When I was a little boy, I would often visit my grandparents who lived along the banks of the St. Lawrence River in Lachine, Canada. Not too far down but on the exact opposite side of the river was Kahnawake, now present day Caughnawaga, the place where some of St. Kateri Tekakwitha’s relics are stored. Often, especially during summer vacations, my family and I would visit-in a tourist capacity-the Native Americans of that area, specifically the Mohawk tribe who had, as I recall, a visitor’s center and taught the visitors about their traditions and ways of life, from the times past up to the present. I always marveled at their oral traditions, being wowed into a kind of awe concerning their spiritual storytelling ability. One case in particular was of a holy woman named Kateri who had just recently been beatified by now Pope St. John Paul the II. While I was not Catholic nor even baptized at the time, the significance of her story was rather over my little boy’s head, for I was more interested in the storytelling, assorted dances and Native American dress than I was in anything else. Yet, whenever I would go out for walk with my dad or some family member along the St. Lawrence, I always knew that there was a holy woman, whose name I could not pronounce, whose presence was not too far from the homestead of my grandparents, and I always felt an inexplicable sense of security in knowing that.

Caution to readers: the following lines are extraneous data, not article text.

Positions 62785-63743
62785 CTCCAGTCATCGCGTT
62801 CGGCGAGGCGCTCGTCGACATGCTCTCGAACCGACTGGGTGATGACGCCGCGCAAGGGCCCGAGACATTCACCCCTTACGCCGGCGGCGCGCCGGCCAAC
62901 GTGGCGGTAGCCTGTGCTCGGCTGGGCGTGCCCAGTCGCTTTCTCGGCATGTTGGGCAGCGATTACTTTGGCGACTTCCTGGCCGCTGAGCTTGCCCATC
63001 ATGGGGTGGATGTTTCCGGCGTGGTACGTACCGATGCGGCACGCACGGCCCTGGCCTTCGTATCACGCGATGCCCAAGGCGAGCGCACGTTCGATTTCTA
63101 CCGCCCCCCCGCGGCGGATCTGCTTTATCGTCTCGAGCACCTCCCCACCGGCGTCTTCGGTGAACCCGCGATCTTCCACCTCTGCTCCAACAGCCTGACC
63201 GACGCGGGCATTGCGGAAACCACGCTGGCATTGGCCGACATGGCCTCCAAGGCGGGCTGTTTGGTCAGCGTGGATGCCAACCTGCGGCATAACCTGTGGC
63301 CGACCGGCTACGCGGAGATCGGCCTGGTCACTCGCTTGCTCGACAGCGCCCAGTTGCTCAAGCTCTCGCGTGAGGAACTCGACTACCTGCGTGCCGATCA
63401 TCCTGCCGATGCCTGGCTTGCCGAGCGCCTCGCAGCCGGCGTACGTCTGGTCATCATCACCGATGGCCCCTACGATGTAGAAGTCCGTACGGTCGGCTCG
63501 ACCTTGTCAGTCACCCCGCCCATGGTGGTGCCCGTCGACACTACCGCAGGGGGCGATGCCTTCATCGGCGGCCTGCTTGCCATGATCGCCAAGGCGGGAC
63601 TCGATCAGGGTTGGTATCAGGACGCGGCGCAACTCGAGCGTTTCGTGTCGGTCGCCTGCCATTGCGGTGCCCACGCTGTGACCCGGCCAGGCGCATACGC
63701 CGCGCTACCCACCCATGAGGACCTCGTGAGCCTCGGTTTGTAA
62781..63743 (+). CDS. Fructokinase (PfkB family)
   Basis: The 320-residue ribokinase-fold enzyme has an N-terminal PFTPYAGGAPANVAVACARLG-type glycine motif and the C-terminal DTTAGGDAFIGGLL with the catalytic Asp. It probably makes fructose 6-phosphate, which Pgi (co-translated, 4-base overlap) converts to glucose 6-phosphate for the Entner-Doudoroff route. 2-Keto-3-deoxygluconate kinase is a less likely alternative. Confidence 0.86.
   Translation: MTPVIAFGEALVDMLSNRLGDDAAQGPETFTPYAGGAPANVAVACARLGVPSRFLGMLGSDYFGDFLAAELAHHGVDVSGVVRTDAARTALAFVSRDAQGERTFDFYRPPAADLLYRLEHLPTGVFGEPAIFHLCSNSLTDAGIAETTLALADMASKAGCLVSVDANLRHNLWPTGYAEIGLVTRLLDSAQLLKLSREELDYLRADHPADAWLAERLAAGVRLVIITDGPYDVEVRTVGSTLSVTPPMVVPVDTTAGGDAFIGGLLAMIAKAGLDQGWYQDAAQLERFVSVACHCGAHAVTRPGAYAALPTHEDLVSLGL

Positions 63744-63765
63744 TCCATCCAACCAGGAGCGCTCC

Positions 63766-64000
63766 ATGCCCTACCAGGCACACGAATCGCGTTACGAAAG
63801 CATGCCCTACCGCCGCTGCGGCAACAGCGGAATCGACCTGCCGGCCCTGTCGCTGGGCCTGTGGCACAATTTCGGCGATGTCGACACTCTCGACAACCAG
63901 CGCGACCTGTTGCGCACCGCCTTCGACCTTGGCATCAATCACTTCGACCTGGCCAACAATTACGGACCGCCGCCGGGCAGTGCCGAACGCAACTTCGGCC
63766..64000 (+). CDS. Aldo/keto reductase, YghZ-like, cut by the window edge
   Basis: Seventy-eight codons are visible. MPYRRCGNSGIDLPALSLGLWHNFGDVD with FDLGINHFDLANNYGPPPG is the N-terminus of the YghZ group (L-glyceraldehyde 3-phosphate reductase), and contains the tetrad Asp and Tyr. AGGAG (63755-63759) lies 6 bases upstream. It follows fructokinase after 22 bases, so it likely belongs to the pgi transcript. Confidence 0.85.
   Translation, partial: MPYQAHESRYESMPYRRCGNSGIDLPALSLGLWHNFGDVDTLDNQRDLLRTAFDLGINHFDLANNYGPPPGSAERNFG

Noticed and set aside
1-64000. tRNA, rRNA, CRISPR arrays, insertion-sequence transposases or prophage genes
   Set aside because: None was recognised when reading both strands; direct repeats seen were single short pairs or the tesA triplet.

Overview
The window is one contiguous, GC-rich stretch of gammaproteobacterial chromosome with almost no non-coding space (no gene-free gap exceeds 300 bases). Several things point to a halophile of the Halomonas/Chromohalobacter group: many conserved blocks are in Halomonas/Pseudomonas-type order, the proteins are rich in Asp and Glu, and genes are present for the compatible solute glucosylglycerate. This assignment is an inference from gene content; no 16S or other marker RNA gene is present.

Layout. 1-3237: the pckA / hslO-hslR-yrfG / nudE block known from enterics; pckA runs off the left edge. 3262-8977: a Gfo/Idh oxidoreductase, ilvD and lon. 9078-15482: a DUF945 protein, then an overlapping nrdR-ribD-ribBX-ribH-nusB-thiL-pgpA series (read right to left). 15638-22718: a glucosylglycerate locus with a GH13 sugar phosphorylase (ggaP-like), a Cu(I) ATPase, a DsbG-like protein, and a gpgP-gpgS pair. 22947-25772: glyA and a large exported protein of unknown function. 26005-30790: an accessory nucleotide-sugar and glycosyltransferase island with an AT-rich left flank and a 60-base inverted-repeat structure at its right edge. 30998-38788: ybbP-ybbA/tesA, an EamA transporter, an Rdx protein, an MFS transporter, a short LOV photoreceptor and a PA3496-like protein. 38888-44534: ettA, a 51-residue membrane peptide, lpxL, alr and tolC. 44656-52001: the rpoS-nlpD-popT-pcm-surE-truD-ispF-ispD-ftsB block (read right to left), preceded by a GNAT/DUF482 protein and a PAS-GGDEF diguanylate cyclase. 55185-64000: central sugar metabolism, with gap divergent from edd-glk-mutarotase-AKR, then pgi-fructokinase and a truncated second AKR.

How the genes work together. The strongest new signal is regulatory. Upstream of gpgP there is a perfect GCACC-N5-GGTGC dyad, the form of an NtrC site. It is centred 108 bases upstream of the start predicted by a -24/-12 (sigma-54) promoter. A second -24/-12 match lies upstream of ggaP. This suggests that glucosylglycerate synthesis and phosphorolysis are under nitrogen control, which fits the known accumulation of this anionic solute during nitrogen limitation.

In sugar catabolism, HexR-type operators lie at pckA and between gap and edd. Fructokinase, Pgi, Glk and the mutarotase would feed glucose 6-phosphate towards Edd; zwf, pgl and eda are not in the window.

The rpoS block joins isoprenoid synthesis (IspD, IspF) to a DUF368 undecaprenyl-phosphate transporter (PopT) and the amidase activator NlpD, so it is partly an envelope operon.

The setup of the book is really twofold, the first part being an in-depth history into the early development of Canada or rather “New France” as well as a history of the Native American settlers who inhabited the wild terrain. Before the life of Saint Kateri is even addressed, which comes much later in the book, the reader will get a very detailed and thorough education of what the Native American culture and traditions were like even before St. Kateri was born. Community, storytelling, hunting and marriage were definite elements that brought continuity into that nomadic life, but there was also an adopted system of governance called the Great Council that ran throughout the assorted tribes. While Kateri was of the Mohawk Nation, the Mohawk were not at all the only Native American factions who inhabited the wilds, for there were as well the Oneida, the Onondaga, the Cayuga and the Seneca tribes as well. All these tribes were identified by the terrain they either inhabited or by a particular skill that they were adept at. They could, at times, be brutally savage when they needed to be and fiercely militant in their defiance with respects to codes, for each group had their own value and belief system in what they adhered to, but when those systems clashed against their own Native American brethren, there had to be a coalescence based on some common ground that each tribe had, and for most, that was the belief of the Great Spirit, the holder of all that was mysterious and sacred. It was through that universal belief that a fusion of the tribes slowly began to happen, and while they were all individualistic the great bond that all tied them together was the belief in the holy.